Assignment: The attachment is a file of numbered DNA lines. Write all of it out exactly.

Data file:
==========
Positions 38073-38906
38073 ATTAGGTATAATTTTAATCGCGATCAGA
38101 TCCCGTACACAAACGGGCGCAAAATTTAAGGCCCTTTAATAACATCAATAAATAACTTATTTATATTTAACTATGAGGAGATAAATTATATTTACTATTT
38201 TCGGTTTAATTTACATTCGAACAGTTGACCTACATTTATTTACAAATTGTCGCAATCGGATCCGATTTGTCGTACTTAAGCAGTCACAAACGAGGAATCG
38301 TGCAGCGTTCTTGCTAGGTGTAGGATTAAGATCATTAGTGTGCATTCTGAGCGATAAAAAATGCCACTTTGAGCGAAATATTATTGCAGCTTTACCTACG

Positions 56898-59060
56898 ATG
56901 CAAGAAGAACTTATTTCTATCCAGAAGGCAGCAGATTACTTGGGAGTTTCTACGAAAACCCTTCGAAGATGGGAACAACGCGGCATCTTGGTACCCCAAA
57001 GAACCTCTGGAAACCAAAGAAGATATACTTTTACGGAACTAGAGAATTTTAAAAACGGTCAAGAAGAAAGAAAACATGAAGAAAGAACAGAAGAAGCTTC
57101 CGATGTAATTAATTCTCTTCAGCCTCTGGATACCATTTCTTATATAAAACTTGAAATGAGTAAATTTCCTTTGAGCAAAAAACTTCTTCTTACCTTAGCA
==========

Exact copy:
Positions 38073-38906
38073 ATTAGGTATAATTTTAATCGCGATCAGA
38101 TCCCGTACACAAACGGGCGCAAAATTTAAGGCCCTTTAATAACATCAATAAATAACTTATTTATATTTAACTATGAGGAGATAAATTATATTTACTATTT
38201 TCGGTTTAATTTACATTCGAACAGTTGACCTACATTTATTTACAAATTGTCGCAATCGGATCCGATTTGTCGTACTTAAGCAGTCACAAACGAGGAATCG
38301 TGCAGCGTTCTTGCTAGGTGTAGGATTAAGATCATTAGTGTGCATTCTGAGCGATAAAAAATGCCACTTTGAGCGAAATATTATTGCAGCTTTACCTACG

Positions 56898-59060
56898 ATG
56901 CAAGAAGAACTTATTTCTATCCAGAAGGCAGCAGATTACTTGGGAGTTTCTACGAAAACCCTTCGAAGATGGGAACAACGCGGCATCTTGGTACCCCAAA
57001 GAACCTCTGGAAACCAAAGAAGATATACTTTTACGGAACTAGAGAATTTTAAAAACGGTCAAGAAGAAAGAAAACATGAAGAAAGAACAGAAGAAGCTTC
57101 CGATGTAATTAATTCTCTTCAGCCTCTGGATACCATTTCTTATATAAAACTTGAAATGAGTAAATTTCCTTTGAGCAAAAAACTTCTTCTTACCTTAGCA